Find the Shore of Safety in Your Storm

The storms of life threaten to overcome us when we don't have direction and a plan for survival. Whether our storm is a critical financial concern, a chronic illness, a crushing blow to a relationship or some other crisis, we need to prepare or we will crash against the rocks.

In January 2012, the cruise ship Costa Concordia, carrying 4,223 people on board, ran aground offshore Giglio Island in Italy. News reports showed the devastation of a ship hitting a sandbar and quickly listing to the side. Thirty passengers were confirmed dead and two others were missing as of the last report in April.

In August, when I saw a picture of the ship being salvaged, I recalled a powerful devotional by Richard Matteson, a realtor in Texas. In "Captain's Decision," Matteson expounded on the story found in Acts 27:21-44. "Paul was fourteen days on a ship that was being blown about by a vicious storm," Matteson said. "There was an immediate need to do something because their soundings indicated the depth of the water was shallowing. So, they first dropped 'four anchors from the stern and prayed for daylight'  (27:29)."
"This was wise," Matteson said, "to slow themselves down and provided the time necessary to gain vision before crashing against the rocks."
In the midst of this storm, Paul urged the men on the boat to eat. When I first read that story, I thought, "What? Stop to eat? Why?"
Matteson explained Paul's reasoning. Eating was important for two reasons: "to provide nourishment for their weary bodies and encouragement for their souls because very soon they would need new strength to survive in the stormy water (27:34)."
But the most important decision was yet ahead. As dawn broke, the men spied a sandy beach in the distance and they decided to make for the shore. They cut loose the anchors and untied the ropes stabilizing the boat's rudders. Regaining control of their boat, they hoisted the foresail and picked up speed.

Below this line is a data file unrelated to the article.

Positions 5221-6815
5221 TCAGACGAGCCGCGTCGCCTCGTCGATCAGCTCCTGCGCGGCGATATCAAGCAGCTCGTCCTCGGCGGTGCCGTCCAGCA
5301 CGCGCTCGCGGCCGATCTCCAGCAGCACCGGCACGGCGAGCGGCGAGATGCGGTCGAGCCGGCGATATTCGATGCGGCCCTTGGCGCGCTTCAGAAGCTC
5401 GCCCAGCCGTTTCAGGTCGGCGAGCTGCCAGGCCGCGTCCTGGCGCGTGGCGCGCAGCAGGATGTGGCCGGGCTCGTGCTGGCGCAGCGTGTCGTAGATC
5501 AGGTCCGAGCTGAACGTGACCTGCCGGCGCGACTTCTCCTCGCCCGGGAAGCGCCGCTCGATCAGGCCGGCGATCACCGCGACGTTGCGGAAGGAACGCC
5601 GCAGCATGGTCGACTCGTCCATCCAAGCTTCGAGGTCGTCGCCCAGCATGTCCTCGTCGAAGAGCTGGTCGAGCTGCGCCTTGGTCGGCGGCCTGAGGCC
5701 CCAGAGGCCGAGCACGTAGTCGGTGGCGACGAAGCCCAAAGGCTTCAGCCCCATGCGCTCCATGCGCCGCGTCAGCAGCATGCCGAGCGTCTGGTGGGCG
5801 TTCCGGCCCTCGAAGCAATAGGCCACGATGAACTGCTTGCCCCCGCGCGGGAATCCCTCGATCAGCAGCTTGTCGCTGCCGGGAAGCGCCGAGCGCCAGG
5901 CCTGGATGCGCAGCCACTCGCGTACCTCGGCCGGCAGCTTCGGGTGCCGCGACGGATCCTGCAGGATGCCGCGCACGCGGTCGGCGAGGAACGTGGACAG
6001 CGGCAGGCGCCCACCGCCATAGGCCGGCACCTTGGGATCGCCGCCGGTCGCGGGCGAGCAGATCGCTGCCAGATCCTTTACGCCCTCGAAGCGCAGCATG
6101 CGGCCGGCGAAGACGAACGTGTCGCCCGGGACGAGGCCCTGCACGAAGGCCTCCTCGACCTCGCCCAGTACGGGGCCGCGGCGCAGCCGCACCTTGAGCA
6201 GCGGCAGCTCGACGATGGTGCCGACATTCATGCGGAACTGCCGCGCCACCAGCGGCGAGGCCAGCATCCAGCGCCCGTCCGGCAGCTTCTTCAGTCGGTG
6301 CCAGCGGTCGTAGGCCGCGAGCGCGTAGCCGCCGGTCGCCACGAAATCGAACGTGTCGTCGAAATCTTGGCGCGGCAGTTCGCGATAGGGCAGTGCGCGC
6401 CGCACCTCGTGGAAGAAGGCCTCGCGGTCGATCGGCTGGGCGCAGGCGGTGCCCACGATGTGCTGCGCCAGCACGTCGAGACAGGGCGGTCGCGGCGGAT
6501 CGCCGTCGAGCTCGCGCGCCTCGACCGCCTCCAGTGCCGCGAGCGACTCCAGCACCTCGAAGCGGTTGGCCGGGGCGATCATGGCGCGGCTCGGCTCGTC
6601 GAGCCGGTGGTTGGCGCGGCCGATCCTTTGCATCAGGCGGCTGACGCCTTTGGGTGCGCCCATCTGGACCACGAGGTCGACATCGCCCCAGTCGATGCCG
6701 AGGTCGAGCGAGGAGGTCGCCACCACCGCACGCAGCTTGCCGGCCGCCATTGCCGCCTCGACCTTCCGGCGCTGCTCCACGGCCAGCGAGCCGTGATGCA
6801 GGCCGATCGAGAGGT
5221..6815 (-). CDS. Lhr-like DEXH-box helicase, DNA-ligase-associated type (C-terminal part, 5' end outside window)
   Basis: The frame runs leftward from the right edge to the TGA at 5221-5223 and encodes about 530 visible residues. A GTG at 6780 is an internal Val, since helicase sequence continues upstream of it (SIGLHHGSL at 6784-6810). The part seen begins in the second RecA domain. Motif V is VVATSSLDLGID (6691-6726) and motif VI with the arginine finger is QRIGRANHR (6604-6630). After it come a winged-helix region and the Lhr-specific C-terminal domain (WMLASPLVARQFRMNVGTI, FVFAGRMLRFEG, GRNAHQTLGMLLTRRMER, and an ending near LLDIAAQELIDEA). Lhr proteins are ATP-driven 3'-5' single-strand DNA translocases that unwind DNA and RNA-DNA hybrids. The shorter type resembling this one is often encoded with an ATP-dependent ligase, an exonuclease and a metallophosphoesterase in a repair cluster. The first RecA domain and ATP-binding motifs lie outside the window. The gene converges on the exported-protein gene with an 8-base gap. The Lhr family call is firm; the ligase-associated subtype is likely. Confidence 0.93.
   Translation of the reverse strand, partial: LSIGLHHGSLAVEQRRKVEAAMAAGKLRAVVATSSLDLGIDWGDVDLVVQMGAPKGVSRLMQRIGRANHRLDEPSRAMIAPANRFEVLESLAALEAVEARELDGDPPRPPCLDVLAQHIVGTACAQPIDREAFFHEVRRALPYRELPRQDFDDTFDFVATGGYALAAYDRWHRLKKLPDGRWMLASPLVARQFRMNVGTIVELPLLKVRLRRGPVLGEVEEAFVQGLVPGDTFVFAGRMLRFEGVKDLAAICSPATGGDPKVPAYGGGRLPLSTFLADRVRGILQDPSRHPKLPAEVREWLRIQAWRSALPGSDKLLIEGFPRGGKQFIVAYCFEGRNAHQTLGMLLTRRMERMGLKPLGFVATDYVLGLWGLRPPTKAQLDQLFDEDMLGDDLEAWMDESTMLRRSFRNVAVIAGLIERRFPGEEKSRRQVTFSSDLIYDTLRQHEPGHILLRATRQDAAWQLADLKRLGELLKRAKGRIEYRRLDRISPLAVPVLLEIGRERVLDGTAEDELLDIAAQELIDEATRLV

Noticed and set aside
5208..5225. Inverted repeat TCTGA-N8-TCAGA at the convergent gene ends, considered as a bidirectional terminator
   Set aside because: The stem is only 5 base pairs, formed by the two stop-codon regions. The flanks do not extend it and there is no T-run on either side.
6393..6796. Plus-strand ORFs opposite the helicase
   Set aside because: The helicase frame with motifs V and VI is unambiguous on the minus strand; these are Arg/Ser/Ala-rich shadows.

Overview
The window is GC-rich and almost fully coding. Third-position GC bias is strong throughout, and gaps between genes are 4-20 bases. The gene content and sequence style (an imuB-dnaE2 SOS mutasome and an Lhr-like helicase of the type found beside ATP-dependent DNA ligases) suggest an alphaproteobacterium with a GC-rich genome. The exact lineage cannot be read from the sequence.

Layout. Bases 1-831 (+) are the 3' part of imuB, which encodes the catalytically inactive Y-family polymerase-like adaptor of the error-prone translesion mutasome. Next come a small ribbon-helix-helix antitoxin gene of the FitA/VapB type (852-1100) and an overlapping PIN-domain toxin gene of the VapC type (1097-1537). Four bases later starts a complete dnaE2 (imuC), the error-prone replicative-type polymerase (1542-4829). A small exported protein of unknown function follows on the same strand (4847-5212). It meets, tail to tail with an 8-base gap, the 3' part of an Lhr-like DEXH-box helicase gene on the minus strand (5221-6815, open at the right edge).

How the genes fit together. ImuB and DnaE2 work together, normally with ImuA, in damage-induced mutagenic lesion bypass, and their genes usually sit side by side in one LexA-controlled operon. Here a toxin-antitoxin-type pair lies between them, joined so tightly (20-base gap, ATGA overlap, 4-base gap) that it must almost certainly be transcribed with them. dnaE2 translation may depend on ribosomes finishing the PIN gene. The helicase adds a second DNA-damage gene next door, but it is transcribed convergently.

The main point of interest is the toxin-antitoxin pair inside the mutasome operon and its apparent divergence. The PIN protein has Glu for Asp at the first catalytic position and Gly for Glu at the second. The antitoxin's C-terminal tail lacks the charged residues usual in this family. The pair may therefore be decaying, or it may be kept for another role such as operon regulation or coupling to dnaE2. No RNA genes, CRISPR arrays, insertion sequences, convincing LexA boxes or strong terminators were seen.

It was a good plan. A logical plan. But they soon ran aground on a sandbar. The ship broke apart and the men were forced to swim for their lives. Each found safety on the shore.
Matteson paralleled this story to people crashing against the "rocks and sandbars" of life ~ blown around in the dark and without direction.

"To survive you need to slow down, get some light on where you are, find a destination out in front of you, release yourself from what is holding you back, untie the 'ropes' that you have used previously to keep your rudder steady, hold tightly to the helm and make for your new destination," Matteson said.

I laughed at his conclusion: "Now, that won’t guarantee you’ll make it without damage," he said, "but at least you’ll be able to say you crashed on your way to a destination."

I thought about all the times I let the storms of life dictate my direction rather than asking God for wisdom and moving forward at His command ~ no matter the outcome. God is sovereign, and sometimes we do not know His ultimate plan, but we can make plans for survival. That is wise stewardship of our resources, our time, and our abilities.